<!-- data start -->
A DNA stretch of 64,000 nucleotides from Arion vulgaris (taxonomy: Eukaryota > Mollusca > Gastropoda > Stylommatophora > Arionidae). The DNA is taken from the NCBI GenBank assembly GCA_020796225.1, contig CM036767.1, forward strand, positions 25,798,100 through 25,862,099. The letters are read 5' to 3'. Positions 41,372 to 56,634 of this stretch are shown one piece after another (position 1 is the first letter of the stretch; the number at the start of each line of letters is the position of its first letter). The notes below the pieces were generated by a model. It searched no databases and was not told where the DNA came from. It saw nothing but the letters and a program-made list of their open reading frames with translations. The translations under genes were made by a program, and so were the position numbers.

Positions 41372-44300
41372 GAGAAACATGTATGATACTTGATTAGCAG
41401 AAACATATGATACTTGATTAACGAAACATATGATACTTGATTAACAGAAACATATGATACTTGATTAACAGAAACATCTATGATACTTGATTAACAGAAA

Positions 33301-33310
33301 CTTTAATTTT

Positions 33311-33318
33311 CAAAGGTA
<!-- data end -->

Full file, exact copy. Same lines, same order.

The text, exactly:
A DNA stretch of 64,000 nucleotides from Arion vulgaris (taxonomy: Eukaryota > Mollusca > Gastropoda > Stylommatophora > Arionidae). The DNA is taken from the NCBI GenBank assembly GCA_020796225.1, contig CM036767.1, forward strand, positions 25,798,100 through 25,862,099. The letters are read 5' to 3'. Positions 41,372 to 56,634 of this stretch are shown one piece after another (position 1 is the first letter of the stretch; the number at the start of each line of letters is the position of its first letter). The notes below the pieces were generated by a model. It searched no databases and was not told where the DNA came from. It saw nothing but the letters and a program-made list of their open reading frames with translations. The translations under genes were made by a program, and so were the position numbers.

Positions 41372-44300
41372 GAGAAACATGTATGATACTTGATTAGCAG
41401 AAACATATGATACTTGATTAACGAAACATATGATACTTGATTAACAGAAACATATGATACTTGATTAACAGAAACATCTATGATACTTGATTAACAGAAA

Positions 33301-33310
33301 CTTTAATTTT

Positions 33311-33318
33311 CAAAGGTA